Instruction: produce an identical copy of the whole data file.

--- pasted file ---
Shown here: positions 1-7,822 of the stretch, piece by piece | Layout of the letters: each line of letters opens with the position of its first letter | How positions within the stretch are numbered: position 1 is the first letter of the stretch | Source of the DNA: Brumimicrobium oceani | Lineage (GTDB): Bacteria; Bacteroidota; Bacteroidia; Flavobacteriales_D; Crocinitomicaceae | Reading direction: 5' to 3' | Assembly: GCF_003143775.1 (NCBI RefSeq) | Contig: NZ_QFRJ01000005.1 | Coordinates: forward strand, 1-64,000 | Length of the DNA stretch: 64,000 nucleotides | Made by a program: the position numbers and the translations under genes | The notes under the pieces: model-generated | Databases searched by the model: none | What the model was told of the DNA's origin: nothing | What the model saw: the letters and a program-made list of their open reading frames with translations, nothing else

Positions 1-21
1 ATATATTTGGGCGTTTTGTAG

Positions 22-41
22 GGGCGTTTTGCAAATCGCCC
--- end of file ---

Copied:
Shown here: positions 1-7,822 of the stretch, piece by piece | Layout of the letters: each line of letters opens with the position of its first letter | How positions within the stretch are numbered: position 1 is the first letter of the stretch | Source of the DNA: Brumimicrobium oceani | Lineage (GTDB): Bacteria; Bacteroidota; Bacteroidia; Flavobacteriales_D; Crocinitomicaceae | Reading direction: 5' to 3' | Assembly: GCF_003143775.1 (NCBI RefSeq) | Contig: NZ_QFRJ01000005.1 | Coordinates: forward strand, 1-64,000 | Length of the DNA stretch: 64,000 nucleotides | Made by a program: the position numbers and the translations under genes | The notes under the pieces: model-generated | Databases searched by the model: none | What the model was told of the DNA's origin: nothing | What the model saw: the letters and a program-made list of their open reading frames with translations, nothing else

Positions 1-21
1 ATATATTTGGGCGTTTTGTAG

Positions 22-41
22 GGGCGTTTTGCAAATCGCCC